Learning and Skills Improvement Services
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'The Real Picture: strong communities or broken society?' Young people’s citizenship through photography competition
Young people aged 16-19 have been given a platform for their unique viewpoint of British society with the launch of a national photography competition. Shortlisted entrants will have the opportunity to showcase their entries at an event at the Houses of Parliament.
The Learning and Skills Improvement Service (LSIS) is asking learners to present an image that addresses the competition title question: The Real Picture: strong communities or broken society?
The most striking images – complete with captions and a statement of their context – will be shortlisted and exhibited at Portcullis House (Houses of Parliament), Westminster on 9 March 2010.
The exhibition will showcase the tremendous creative talent among learners taking part in LSIS’s Post-16 Citizenship Support Programme and be a forum for a debate on the nature of British communities where ideas will be discussed with a prestigious panel of experts including Peter Kennard, a British artist specialising in political photomontage, and Dinah Caine, chief executive of Skillset. The winners will be announced and prizes presented at the event on 9 March 2010.
The competition will form part of citizenship education for learners across the country by fostering debate about topics including community cohesion, what citizens have in common and whether communities can be fairer and friendlier.
Through participating in the competition, learners can:
- explore the concept of community through photography
- consider what changes can be made and how they might make a difference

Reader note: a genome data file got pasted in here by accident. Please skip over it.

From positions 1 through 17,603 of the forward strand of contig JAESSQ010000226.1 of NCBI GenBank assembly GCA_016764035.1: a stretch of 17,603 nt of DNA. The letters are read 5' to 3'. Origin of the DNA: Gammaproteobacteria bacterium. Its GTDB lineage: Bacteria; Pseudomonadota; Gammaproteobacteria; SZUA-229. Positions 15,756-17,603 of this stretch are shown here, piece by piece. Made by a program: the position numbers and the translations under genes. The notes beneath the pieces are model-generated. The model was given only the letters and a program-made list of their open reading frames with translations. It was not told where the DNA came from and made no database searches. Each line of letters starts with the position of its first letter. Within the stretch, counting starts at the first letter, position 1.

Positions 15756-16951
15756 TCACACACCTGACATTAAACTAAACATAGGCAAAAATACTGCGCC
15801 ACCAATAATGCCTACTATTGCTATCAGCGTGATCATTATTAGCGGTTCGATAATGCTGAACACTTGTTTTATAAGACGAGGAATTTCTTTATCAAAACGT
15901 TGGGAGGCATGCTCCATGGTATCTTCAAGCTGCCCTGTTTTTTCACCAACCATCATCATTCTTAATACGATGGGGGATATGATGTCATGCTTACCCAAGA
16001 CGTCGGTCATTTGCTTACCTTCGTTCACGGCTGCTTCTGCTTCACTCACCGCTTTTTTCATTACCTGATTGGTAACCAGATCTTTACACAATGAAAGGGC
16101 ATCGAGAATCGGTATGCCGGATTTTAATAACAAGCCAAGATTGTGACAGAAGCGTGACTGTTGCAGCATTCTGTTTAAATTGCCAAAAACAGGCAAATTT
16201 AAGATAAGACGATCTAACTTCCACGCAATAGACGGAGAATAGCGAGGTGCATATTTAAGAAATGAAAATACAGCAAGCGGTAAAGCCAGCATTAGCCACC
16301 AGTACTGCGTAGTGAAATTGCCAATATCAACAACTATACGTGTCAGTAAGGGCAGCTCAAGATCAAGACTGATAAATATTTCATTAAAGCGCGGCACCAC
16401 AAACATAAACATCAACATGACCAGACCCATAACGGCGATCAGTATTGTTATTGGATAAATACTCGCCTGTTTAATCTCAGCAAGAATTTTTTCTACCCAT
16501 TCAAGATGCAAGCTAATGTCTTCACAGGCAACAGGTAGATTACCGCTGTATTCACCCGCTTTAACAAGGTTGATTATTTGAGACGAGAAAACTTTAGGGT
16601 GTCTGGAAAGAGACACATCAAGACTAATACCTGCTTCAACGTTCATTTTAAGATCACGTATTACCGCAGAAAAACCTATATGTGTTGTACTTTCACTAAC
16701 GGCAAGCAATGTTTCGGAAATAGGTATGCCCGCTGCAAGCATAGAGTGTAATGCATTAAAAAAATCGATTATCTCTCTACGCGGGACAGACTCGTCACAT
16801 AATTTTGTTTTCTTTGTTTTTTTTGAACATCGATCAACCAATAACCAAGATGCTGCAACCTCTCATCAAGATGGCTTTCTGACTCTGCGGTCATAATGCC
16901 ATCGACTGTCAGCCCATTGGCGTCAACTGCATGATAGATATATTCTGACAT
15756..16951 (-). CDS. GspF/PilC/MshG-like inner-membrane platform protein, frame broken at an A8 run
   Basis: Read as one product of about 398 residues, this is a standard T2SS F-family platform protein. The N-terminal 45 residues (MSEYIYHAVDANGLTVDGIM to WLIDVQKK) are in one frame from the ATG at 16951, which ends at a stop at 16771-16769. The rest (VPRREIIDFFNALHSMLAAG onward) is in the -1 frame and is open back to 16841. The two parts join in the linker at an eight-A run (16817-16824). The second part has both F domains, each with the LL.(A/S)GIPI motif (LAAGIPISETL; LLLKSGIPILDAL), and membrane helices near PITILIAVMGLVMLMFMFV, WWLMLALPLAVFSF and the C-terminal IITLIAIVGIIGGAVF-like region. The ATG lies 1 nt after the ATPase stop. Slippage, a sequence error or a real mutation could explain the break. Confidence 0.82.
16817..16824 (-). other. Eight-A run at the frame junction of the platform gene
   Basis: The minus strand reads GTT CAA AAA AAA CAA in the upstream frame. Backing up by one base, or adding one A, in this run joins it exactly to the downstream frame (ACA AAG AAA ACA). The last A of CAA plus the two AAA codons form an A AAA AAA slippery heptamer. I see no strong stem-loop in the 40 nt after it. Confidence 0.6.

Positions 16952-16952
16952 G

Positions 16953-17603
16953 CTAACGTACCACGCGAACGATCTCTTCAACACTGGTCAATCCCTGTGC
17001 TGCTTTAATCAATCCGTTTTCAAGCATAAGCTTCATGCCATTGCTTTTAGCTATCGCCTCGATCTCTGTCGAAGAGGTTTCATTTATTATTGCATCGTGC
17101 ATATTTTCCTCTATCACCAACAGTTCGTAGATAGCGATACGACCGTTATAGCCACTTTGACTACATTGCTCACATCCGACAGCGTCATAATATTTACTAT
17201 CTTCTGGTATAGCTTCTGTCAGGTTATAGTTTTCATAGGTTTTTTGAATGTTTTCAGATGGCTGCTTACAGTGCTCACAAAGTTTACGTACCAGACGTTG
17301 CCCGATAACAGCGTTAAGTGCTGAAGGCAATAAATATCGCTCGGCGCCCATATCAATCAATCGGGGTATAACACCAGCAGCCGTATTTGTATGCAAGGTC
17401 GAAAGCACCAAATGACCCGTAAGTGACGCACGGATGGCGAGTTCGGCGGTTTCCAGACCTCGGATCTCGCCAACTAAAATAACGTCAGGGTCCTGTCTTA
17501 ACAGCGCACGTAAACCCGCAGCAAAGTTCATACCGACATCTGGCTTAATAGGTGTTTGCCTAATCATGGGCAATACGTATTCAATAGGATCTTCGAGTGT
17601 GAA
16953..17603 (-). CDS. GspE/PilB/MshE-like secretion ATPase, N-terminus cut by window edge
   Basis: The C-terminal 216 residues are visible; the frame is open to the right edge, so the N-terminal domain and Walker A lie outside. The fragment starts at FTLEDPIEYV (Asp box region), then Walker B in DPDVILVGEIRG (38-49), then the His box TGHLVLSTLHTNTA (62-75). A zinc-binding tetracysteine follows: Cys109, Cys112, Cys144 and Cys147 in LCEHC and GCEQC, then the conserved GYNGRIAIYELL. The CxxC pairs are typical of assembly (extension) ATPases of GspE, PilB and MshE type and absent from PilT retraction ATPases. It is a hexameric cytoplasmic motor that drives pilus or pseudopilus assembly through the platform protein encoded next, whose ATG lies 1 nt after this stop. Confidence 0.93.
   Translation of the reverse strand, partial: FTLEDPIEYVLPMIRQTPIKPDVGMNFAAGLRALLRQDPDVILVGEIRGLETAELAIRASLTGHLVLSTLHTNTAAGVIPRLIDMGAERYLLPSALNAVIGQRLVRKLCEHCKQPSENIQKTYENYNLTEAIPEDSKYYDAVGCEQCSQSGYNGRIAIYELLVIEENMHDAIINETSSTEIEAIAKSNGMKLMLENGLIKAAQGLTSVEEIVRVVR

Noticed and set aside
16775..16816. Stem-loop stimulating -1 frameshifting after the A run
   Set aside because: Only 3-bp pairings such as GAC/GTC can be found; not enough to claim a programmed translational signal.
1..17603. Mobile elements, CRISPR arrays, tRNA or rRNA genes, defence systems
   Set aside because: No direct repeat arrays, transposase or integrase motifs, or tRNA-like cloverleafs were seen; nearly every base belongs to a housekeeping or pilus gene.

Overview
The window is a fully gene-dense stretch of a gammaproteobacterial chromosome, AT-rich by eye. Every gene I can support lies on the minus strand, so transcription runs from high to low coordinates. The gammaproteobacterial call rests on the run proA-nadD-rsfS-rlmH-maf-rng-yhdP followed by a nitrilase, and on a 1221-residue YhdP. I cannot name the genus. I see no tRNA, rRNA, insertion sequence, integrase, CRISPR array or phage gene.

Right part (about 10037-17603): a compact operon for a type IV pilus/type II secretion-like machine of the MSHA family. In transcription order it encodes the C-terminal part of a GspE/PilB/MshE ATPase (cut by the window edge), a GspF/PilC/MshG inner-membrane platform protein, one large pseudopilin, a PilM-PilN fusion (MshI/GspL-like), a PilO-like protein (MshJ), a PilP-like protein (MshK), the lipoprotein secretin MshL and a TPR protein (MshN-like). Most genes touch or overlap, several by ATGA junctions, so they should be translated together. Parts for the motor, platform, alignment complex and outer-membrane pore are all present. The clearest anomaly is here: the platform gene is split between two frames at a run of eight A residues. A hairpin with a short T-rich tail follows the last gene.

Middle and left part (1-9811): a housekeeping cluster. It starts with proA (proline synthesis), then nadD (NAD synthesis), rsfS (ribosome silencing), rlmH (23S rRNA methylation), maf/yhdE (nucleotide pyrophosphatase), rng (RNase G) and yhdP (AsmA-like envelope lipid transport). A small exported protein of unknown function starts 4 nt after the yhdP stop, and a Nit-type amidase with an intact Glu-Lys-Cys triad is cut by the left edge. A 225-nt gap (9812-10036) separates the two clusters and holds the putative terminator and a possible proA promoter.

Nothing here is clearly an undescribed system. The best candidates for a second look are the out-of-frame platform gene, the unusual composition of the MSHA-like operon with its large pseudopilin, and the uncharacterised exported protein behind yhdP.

- develop citizenship skills e.g. presenting and arguing a case.
Staff coordinating entries are asked to facilitate discussions and activities among entrants around the concept of community in a citizenship learning context using competition guidance and materials. Entries from individuals or groups are welcomed from young people in organisations in England and must be accompanied by captions and context statements to demonstrate citizenship learning.
Citizenship education enables young people to learn about rights and responsibilities, understand how society works, and develop knowledge and understanding of social and political issues. Through citizenship education, young people should be encouraged to take action on issues of concern and play an active part in democratic processes, becoming more effective members of society.
Details of acceptable formats for entries are available in the competition guidance and the final date for entries is 18 December. Staff interested in involving young people in this competition are asked to complete and return an expression of interest form. Final entries must be accompanied by a final entry form. All competition documents are available, click here to access them.
David Collins, LSIS chief executive, says: “The competition is a great opportunity for learners to engage creatively in thinking about how they can contribute to making a difference to the communities in which they operate on any level.”